Passages: Mimi Jones, Activist in Famous Swim-In Photo, 73


Mimi Jones, an activist who was appeared in an infamous 1964 photograph that played a key role in the Civil Rights Movement, died this week at age 73.

As a teenager who grew up in Georgia, Jones took part in various demonstrations as part of the Civil Rights Movement, including the 1963 March on Washington. The following year, she traveled to St. Augustine, Florida to participate in a swim-in, where she and fellow activists (white and black) rented rooms at the segregated Monson Motor Lodge. When she and others swam in the pool, an overlooked front in the battle against segregation, the motel owner poured acid into the water, a striking image captured on film with the 17-year-old Jones screaming as the suited motel manager dumped the clear liquid into the pool.

“We put on our bathing suits, and we went to the pool, and we jump into the pool,” Jones told WGBH-TV in 2017. ” … I could barely breathe. It was entering my nose and my eyes.”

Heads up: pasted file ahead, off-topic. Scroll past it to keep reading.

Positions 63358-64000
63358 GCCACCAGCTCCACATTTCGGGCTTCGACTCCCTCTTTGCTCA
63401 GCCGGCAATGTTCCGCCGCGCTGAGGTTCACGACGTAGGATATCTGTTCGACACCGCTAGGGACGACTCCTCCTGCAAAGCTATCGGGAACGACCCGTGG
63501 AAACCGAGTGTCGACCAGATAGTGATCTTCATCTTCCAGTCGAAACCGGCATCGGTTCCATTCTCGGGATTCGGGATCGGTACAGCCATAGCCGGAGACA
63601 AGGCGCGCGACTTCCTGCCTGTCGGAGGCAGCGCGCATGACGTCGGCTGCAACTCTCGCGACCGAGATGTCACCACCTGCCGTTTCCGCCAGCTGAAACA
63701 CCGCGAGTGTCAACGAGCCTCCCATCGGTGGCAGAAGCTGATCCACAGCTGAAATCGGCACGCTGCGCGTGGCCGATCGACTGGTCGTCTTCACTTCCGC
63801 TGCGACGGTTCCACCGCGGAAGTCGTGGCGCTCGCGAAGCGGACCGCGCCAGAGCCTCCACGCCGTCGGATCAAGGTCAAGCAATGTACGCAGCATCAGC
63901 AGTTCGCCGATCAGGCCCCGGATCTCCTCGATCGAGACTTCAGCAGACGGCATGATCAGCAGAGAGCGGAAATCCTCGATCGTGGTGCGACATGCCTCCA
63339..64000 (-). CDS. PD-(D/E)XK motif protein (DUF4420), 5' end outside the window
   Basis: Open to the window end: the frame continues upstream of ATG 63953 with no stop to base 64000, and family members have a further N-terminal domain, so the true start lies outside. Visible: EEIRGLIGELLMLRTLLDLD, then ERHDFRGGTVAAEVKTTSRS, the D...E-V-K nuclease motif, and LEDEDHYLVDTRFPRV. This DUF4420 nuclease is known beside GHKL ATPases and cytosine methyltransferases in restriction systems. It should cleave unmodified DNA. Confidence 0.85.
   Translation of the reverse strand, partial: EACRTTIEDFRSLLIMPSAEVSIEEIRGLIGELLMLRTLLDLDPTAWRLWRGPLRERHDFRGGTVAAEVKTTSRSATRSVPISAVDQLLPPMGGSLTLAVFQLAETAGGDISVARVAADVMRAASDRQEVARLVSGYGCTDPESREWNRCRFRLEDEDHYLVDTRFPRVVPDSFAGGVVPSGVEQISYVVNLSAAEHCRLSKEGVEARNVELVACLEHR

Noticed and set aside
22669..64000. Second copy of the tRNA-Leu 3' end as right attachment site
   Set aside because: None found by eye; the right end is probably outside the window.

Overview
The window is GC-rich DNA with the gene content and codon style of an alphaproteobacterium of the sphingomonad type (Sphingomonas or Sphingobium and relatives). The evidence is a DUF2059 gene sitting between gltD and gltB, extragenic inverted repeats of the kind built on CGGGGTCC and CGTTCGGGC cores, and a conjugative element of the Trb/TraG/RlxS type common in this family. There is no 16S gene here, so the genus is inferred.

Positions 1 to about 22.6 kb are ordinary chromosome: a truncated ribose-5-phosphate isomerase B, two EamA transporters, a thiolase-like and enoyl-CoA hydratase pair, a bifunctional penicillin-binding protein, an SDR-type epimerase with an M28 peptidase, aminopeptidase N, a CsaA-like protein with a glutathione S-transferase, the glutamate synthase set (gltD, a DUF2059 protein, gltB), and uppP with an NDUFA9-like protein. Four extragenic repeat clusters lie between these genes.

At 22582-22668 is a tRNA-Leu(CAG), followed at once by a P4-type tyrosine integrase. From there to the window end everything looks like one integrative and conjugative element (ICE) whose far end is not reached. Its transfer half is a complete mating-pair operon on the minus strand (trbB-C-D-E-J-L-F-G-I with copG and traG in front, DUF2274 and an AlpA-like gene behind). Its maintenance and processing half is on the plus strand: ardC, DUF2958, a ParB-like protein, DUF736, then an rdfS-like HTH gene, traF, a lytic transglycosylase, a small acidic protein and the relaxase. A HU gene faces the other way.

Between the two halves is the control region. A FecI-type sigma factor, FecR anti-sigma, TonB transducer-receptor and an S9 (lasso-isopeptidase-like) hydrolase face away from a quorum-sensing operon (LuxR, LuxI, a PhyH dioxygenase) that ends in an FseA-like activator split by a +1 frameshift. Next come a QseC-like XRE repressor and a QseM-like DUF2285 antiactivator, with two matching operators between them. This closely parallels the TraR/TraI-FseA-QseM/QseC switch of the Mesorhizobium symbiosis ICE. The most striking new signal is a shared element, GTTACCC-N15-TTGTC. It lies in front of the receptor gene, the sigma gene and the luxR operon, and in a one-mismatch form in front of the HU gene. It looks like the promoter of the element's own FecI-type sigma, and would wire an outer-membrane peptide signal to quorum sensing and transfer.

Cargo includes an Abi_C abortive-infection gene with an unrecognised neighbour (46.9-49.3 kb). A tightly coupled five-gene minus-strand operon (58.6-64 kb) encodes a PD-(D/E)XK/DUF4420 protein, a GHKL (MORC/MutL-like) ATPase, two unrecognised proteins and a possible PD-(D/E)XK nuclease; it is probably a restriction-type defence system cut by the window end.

“The water bubbled up like a volcano right in front of my face,” she told the Boston Globe in 2017.

The day after the photo made the rounds of the nation, President Lyndon B. Johnson pushed the Civil Rights Act of 1964 through Congress.

“Mimi did it because she thought it was something that needed to be done,” Sarah-Ann Shaw, a pioneering Black female reporter who had worked for WBZ-TV, told the Globe. “She was not frightened. And she was a kid, too.”

Mimi Jones died Sunday at her home in Roxbury, Massachusetts. She had worked for the state’s department of education. Her death drew recognition from Boston Mayor Marty Walsh and Massachusetts Congresswoman Ayanna Pressley.

“She wanted social justice,” Mimi Jones’s son, Gervase, said. “She was a fighter for equal justice, for civil rights. She was a student of human nature.”

“She was someone who was such an inspiring encourager,” Rev. Emmett G. Price III told WBUR, remembering how Jones “took so much care and trained up all of us who are activists, who are advocates. And it didn’t matter what your concern was, or even what your belief was.”